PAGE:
Monday, December 8, 2008

Books: Torture Policy Rivals 9/11 in U.S. Death Toll

A senior former U.S. military interrogator writes a fascinating account of the troubling torture techniques he saw in Iraq in this Washington Post piece. More details are in his new book, How to Break a Terrorist: The U.S. Interrogators Who Used Brains, Not Brutality, to Take Down the Deadliest Man in Iraq.

In his Post piece, Matthew Alexander (a pseudonym) writes: "I learned in Iraq that the No. 1 reason foreign fighters flocked there to fight were the abuses carried out at Abu Ghraib and Guantanamo. Our policy of torture was directly and swiftly recruiting fighters for al-Qaeda in Iraq. The large majority of suicide bombings in Iraq are still carried out by these foreigners. They are also involved in most of the attacks on U.S. and coalition forces in Iraq.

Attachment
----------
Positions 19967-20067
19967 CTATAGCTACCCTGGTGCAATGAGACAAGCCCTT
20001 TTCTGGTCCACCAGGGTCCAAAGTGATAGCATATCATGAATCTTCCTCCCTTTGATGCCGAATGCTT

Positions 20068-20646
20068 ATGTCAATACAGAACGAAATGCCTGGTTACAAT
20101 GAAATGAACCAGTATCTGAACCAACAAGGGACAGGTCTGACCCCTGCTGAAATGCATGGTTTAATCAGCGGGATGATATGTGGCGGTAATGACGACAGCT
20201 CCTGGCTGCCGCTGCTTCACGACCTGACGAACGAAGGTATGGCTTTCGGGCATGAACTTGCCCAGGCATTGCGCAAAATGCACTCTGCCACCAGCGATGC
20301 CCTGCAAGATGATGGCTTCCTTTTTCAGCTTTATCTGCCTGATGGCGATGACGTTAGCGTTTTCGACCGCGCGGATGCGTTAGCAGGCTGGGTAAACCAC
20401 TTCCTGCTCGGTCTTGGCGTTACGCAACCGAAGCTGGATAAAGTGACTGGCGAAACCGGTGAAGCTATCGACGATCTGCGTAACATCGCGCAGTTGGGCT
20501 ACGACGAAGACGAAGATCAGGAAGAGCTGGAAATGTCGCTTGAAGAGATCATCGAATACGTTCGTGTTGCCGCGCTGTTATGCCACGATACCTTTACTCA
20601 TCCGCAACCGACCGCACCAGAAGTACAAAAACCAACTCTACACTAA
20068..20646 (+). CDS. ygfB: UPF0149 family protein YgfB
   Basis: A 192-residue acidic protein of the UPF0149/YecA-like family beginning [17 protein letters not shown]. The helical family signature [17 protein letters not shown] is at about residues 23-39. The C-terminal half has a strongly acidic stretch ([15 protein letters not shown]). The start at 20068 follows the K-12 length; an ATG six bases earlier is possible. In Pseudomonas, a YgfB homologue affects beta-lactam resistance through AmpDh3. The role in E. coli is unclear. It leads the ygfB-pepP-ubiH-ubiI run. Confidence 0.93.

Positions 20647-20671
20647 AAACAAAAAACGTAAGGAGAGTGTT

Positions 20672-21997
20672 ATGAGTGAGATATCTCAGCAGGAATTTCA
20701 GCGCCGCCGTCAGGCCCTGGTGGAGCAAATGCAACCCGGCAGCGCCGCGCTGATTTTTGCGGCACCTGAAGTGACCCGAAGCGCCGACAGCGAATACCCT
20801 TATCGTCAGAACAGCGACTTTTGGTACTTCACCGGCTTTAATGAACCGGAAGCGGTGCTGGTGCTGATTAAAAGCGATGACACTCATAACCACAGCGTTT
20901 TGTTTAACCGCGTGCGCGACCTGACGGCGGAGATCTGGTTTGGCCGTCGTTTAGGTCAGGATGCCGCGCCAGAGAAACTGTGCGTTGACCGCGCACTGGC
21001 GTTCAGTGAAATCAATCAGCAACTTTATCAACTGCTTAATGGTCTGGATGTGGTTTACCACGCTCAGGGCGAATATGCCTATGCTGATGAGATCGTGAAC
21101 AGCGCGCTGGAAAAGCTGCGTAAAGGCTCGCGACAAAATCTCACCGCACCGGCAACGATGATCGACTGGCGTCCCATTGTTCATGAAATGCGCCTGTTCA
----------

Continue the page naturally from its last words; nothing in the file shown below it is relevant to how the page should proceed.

"It's no exaggeration to say that at least half of our losses and casualties in that country have come at the hands of foreigners who joined the fray because of our program of detainee abuse. The number of U.S. soldiers who have died because of our torture policy will never be definitively known, but it is fair to say that it is close to the number of lives lost on Sept. 11, 2001. How anyone can say that torture keeps Americans safe is beyond me - unless you don't count American soldiers as Americans."

TAGS: Iraq, torture, books, investigations, military

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